Holopaw, Academy Songs, Vol. 1
Detailed scene-setting and novelistic phrasing, sung with practiced delicacy
Academy Songs, Vol. 1, the latest from the long-running Gainesville, Florida-based outfit Holopaw, is set at a prep school, the sort of halcyon place you might recognize from any number of coming-of-age films. Luckily, the album evokes all the yearning, emotional tumult and poetry one would expect from a young man who has left home to become an adult. The six-piece band’s earthy, shape-shifting sound recalls the melodrama of Shearwater, but the album’s real attractions are John Orth’s lyrics and delivery. He has written 10 songs with the detailed scene-setting and novelistic phrasing of Sufjan Stevens’s Michigan and Illinois, and he sings them with practiced delicacy.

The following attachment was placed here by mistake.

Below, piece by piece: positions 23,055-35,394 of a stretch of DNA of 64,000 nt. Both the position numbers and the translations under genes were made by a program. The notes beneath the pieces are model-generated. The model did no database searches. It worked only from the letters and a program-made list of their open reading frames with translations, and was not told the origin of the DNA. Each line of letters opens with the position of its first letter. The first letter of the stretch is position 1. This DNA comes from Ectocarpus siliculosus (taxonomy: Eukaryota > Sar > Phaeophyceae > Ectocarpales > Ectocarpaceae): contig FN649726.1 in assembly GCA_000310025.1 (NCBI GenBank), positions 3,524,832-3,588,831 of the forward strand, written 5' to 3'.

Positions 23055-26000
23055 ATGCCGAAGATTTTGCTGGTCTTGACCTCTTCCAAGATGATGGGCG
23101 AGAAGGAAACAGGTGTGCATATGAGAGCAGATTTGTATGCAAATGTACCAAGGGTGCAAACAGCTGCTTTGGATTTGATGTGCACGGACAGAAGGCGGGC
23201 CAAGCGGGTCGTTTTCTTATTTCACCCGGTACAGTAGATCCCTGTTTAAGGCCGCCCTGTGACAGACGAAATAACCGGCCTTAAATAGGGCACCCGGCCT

There’s plenty of drama on Academy, but little angst. Orth’s narrator begins and ends the album by professing his love for his time at the Academy, and he renders small moments with the dewy specificity of an Instagram snapshot, cataloguing “the low hum of Crown Victoria…growling just beyond these ivied walls” or admiring a Roman candle arcing over a lake at night. Reflecting on the pressures and rewards unique to growing up in such a setting, Orth sighs, “this might make diamonds of other men.” The sentiment might feel more a product of the 19th century than the 21st, but Academy highlights the many old-fashioned merits of being true to your school.